Alright, first things first. Because I don’t want to get any death threats over my recovery blog, and because I understand and respect the fact that Christ is a precious figure to many many people around the world, let me say that this post is in no way sacrilege to Jesus or religion. To fully vet our backgrounds in this department, JM’s family is mainly Catholic and Episcopal (I think) and I was born to a protestant woman who converted to Judaism in order to avoid the wrath of her mother-in-law and not be permanently exiled for being shikseh! My mother later became a born-again Christian (years after her divorce) and started burning Barbara Streisand albums in response to the threat of satanic messages being secretly contained on secular music. As you can imagine, (at the tender age of 9 years old) I was shocked, and also very confused! Later in life I was reunited with a whole slew of my Jewish relatives, and that’s where I picked up my mad Yiddish skills. Okay, here’s how JM makes peace with Jesus.
We were standing at the kitchen sink yesterday eating
a healthy breakfast some toast loaded with butter and raspberry jam, when with a furrowed brow, he scratched his head (jelly eeking out the corners of his mouth) and said:
Maybe Jesus was one of us.
Huh? As in alcoholic?
Why do we have to take the words of Jesus so literally?
Mmmm…are you saying he inferred that he was an alcoholic?
I’m a child of god. I’m a child of the universal whole.
Jesus broke off some good teaching, but so does Art.
From L.A., on skid row. The homeless photographer guy we hung out with.
Ooooh! I love Art. Agreed, Jesus is Krishna, is Buddha, is Art. He was a teacher.
Yeah. He was a teacher. Like Art. We’re all teachers. It’s just about how far we’re willing to go to carry the message.
The conversation went on from there but in the name of brevity, I’ll leave it at this. Yesterday, JM was able to channel his inner Jesus (and his inner Emmet Fox) in order to point out that as Fox would say, “There is absolutely no system of theology of doctrine to be found in the Bible. It simply isn’t there!” This goes back to yesterday’s discussion of Step 2, that we find numerous ways to come into faith, and once there, we have the option to just keep growing. People are essentially spiritual creatures (not necessarily religious ones!) At any given moment if we consider all the possible religions and religious perspectives on the planet, we are getting just a fragment of different ways to say the same thing…for example:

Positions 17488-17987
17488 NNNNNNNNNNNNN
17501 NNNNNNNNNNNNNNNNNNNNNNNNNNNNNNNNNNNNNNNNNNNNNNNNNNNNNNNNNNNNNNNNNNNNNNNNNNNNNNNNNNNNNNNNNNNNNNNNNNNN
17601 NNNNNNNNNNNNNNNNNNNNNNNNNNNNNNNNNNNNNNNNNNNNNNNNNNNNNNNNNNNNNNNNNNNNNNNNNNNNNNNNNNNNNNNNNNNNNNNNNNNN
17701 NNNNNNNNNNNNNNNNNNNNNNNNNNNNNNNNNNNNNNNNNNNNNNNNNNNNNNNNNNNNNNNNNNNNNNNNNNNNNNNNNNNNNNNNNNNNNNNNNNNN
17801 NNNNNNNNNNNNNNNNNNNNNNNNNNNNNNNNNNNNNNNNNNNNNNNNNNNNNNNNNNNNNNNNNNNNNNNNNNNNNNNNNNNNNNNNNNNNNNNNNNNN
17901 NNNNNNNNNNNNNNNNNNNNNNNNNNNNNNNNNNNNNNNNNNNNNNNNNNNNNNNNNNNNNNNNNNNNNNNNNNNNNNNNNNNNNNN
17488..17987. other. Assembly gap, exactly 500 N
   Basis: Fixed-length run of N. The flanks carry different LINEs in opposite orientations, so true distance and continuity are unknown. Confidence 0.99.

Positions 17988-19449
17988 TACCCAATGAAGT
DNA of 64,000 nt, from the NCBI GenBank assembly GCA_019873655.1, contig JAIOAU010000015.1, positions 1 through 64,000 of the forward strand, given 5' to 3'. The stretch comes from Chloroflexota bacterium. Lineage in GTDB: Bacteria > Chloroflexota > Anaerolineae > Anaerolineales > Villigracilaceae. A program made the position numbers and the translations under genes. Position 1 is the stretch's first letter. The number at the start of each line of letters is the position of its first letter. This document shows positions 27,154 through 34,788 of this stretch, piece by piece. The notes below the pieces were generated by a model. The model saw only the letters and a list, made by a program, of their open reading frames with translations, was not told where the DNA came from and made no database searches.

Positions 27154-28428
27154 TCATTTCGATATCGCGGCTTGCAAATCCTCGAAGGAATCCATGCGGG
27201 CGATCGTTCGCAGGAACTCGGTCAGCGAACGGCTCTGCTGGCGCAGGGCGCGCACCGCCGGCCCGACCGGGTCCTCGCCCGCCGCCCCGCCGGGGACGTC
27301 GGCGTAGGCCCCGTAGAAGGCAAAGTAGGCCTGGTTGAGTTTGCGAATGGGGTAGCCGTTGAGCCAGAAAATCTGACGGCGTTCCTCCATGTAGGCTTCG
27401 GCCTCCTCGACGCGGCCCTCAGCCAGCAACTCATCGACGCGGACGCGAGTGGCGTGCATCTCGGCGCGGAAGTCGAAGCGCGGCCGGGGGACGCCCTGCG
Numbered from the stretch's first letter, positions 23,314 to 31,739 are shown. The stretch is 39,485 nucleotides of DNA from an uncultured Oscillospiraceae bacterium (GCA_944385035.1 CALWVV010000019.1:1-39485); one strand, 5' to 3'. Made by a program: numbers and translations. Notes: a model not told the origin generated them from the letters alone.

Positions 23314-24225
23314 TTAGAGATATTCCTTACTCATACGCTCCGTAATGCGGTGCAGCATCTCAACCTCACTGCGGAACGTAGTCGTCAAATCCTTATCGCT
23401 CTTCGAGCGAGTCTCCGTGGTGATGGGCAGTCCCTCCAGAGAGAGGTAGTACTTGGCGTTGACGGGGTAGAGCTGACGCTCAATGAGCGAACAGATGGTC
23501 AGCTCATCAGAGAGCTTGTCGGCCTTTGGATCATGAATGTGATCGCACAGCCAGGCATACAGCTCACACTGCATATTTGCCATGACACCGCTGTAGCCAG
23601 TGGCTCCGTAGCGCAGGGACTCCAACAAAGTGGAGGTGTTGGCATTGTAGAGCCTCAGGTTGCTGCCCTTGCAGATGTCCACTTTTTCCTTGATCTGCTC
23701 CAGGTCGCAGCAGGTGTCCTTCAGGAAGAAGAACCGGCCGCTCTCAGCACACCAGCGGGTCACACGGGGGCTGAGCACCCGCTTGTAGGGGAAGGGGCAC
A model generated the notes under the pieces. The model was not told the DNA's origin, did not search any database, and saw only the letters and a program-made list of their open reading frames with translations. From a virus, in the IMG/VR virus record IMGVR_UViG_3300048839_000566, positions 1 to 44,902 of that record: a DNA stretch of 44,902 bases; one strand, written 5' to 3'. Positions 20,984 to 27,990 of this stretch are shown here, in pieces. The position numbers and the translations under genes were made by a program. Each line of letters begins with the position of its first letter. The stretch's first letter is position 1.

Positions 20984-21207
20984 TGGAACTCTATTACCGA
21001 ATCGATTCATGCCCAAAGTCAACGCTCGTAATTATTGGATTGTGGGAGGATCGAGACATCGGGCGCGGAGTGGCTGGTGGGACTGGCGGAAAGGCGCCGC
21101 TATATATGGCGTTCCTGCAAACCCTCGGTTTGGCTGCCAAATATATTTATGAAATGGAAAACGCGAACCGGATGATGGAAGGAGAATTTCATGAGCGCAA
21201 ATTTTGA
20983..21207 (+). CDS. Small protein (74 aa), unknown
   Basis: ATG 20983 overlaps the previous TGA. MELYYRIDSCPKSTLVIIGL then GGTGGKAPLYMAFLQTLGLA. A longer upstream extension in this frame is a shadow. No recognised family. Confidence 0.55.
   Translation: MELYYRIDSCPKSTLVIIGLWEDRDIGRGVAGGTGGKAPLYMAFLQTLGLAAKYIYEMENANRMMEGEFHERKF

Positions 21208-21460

So if you’re struggling with Step 2, coming to believe that a power greater than yourself can restore you to sanity, you’re probably putting that power into a box, making it rigid and strict. Instead, try wearing the idea of a power greater than yourself like a loose cloak (vs. a straitjacket.) Simply wrap yourself loosely in the idea that you are not that power. That’s all you really need to know to begin. You’re not God! Once I accepted that there was in fact a power greater than Nina, my heart began to open to the teachers that were brought into my life. And in sobriety I learned that everyone, every single person with whom I have any encounter, is a teacher. Teaching me in just a word, a glance, an attitude, a phrase, a sentence, a conversation, who I want to be and who I definitely do not want to be. I can thank everyone I come in contact with, no matter how they treat me.
I give you that Jesus was pretty cool. He was a subversive you know, always at war with the ‘official’ powers and regime of his own country. They knew, just like the powers at large today know, that when people speak the truth, when they can access the truth, hold it in their hearts, become empowered and moved by it, it is the beginning of the end for the old regime. And that’s a lot of power.